Wednesday, November 28, 2007

don't look back ... in anger

Went to see the new Todd Haynes Dylan extravaganza, “I’m Not There” last weekend.


And, I am hoping to see it again soon.

It might be up there with “Ray” for me (and that's saying a lot)…an absolutely brilliantly imaginative, dizzying approach that dramatizes the life of an extremely well-known musician (icon, really) who seemed almost untouchable. Haynes succeeds at making someone as enigmatic, reclusive and misanthropic as Bob Dylan accessible, raw and vulnerable (at moments). Simultaneously, he upholds the legendary status and the mythology that Dylan, himself, created. You could say the movie has some layers going on...

I thought it was fucking brilliant and crazy. And it *looked* so damn cool. There’s a few scenes, one in particular, recreating London in the 60s that so perfectly captures the look and the vibe of everything I’ve ever seen documented from that time and place—it felt like a perfectly preserved slice of life. I don’t know if I’ve ever seen more attention to detail, or “feel” than this film in that way.

Using the 6 different actors (Cate Blanchett, Marcus Carl Franklin, Christian Bale, Heath Ledger, Ben Whishaw and Richard Gere), Haynes was taking a major risk--no doubt. But, the thing is, he's a fucking brilliant director and he knows what he's doing. Although it is *sprawling*--it's never too chaotic or cluttered. The segues between times, places and the characters portraying Dylan are seamless and sublime--the editing is sweet and neat.

I was lucky enough to have a CSCL prof in college who was in love with Todd Haynes and everything he stood for. He made us watch "Poison" and "Safe" in class (he was so gay and so radical and so cool. sigh.) which, of course, caused me to watch "Velvet Goldmine," and "Far from Heaven" and then promptly fall in deeply in love with the flaming, oddball rebel.

Marcus Carl Franklin, an adorable, mature, talented young boy, does a doozy of a job playing a, yes, *version* of Dylan as a young runaway who is enamoured with the Dust Bowl era and calls himself Woody Guthrie (yep, just like Zimmy did as well as Strummer). He does an amazing job of capturing the sly, myth-making, tall-tale-tellin' ways of Early Talkin' Blues Dylan and is part of one of the most amazing scenes of the film. The only bit that brought me to the brink of tears--where the young lad visits a dying Woody Guthrie in NYC. The actor that plays the folk rebel legend looks astonishingly like him and it was a trip to imagine a similar scene taking place when Dylan actually made that pilgrimage to see the dying Guthrie. Another powerful and musically thunderous scene: lil' Woody playing "Tombstone Blues" with a couple of ol' black blues men on a porch. Totally anachronistic. Totally makes sense and had me stompin' my foot.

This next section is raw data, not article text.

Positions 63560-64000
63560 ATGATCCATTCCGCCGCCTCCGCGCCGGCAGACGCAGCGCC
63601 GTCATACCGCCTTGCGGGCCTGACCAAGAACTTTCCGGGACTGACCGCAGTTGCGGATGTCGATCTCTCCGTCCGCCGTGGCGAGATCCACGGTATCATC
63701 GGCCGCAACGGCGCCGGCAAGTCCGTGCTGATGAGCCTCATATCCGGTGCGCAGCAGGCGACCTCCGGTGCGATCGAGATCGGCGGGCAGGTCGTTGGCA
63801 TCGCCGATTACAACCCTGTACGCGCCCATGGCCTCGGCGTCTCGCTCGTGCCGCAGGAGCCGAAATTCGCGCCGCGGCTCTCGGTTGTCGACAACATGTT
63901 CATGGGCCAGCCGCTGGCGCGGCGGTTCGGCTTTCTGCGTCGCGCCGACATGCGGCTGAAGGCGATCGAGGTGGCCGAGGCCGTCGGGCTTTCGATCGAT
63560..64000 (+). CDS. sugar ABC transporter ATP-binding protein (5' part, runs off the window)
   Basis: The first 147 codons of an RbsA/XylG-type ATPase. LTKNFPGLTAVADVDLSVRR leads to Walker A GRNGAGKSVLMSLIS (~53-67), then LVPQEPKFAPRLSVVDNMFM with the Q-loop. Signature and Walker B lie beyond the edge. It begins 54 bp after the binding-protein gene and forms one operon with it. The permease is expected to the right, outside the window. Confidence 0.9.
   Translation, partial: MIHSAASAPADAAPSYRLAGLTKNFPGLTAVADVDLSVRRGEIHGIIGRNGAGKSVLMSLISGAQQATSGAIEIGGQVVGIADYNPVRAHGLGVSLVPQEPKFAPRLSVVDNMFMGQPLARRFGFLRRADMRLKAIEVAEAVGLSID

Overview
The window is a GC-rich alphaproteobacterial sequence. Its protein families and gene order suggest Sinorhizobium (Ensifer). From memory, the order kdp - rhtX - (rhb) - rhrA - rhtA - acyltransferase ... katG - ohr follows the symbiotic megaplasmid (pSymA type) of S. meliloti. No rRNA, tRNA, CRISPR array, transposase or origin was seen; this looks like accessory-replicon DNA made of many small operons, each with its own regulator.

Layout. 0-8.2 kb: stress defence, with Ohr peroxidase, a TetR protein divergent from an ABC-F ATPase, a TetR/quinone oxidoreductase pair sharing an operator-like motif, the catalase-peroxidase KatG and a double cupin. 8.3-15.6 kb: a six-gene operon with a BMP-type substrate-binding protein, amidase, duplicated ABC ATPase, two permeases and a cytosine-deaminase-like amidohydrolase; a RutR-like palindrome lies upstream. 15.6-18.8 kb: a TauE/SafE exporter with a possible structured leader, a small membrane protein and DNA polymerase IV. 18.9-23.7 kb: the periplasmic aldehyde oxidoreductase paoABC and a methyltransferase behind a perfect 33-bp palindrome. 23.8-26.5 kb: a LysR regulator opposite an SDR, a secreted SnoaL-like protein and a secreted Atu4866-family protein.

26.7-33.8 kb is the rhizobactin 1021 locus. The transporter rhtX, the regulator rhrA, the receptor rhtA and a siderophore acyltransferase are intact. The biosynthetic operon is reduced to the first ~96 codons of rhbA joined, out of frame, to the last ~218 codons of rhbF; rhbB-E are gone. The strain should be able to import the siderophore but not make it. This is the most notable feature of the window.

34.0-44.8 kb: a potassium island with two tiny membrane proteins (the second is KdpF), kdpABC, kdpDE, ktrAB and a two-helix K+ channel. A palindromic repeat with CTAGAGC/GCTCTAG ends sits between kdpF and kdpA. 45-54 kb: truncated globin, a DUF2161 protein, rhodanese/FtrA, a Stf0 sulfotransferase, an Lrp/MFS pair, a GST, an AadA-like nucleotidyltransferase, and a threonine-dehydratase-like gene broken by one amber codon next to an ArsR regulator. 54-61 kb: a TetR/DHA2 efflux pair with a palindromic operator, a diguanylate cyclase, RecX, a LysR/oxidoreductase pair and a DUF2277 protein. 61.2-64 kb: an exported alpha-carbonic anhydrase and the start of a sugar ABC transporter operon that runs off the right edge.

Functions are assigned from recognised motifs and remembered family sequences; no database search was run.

The beautiful Christian Bale plays Jack Rollins, a super-earnest version of Dylan in his "Times Are A-Changin'" phase as well as the latter-day born-again Christian Dylan. The only real gem for me was seeing the recreation of that stunning footage of Dylan do a benefit show with the faces of older black men in overalls in a field. The voice we hear is that of one of Minnesota's finest: Mason fucking Jennings. Trippy. Awesome.

The only one that didn’t sit quite right with me was the idea of the film actor character of later-era (Blood On the Tracks-era) Heath Ledger. Although it provided some wrenching moments of insight to the break--up of his marriage and a searing use of "Idiot Wind" to give the complete feel of disintegration of love (perhaps one of the most brutally hateful songs that I could actually admit to enjoying for some sick reason).

Another weak point was the (unobtrusive, thank goodness) ineffectual Whishaw doing “Arthur Rimbould” as a version of (the poet, yeah, kinda) Dylan being interrogated by a “committee” that resembles the questions that the press fired at a young Dylan in the beginning of his career. The bits of his monologues come quickly and serve as a little, messy quote-machine and not much more.

The haggard (but fitting choice) of Richard Gere as Billy the Kid-survived/cowboy Dylan is a strange departure, but still serves as a good tool to play off the kinda of stories of a post-motorcycle crash mythology.

The stunning, the brilliant, the dead-on, (and the actress I most admire right now) Cate Blanchett doing Dylan in 1965 London mode...and it is........Wow. Wow. Wow. I never, for a moment, questioned her portraying him. In fact, her still-present feminine presence is just right. At that time, Dylan was popping speed and was a tiny, slip of a man. The nice, white skin and cool, sexy cheekbones were there, too (Blanchett comes in with those traits--nicely). Her mannerisms are perfect, not overdone. Her attitude is just right, and she brings a sensitive, empathetic actor's (artist's, actually) portrayal to the idea of Bob Dylan we've only seen glimpses of in "Don't Look Back" and "No Direction Home." She nails it. At times, she strips away that surly, sinewy anger and angst and reveals a real kid, someone who is bewildered by fame and examination. It's truly a revelation.

During that era and those scenes I was treated to those bigger-than-life moments that I have been reading about for years. Although I am definitely a fan of the man and his music, I do not consider myself any kind of Dylanoligist. But, I certainly have picked up a lot of tidbits from the magazine gems like Mojo and Uncut, among other various sources that musicheads like me devour. Some of my favorite bits were the visual or dramatic references not only to specific life moments but also the fantastic rendering of song lyrics and images. That was so much fun for me to soak up.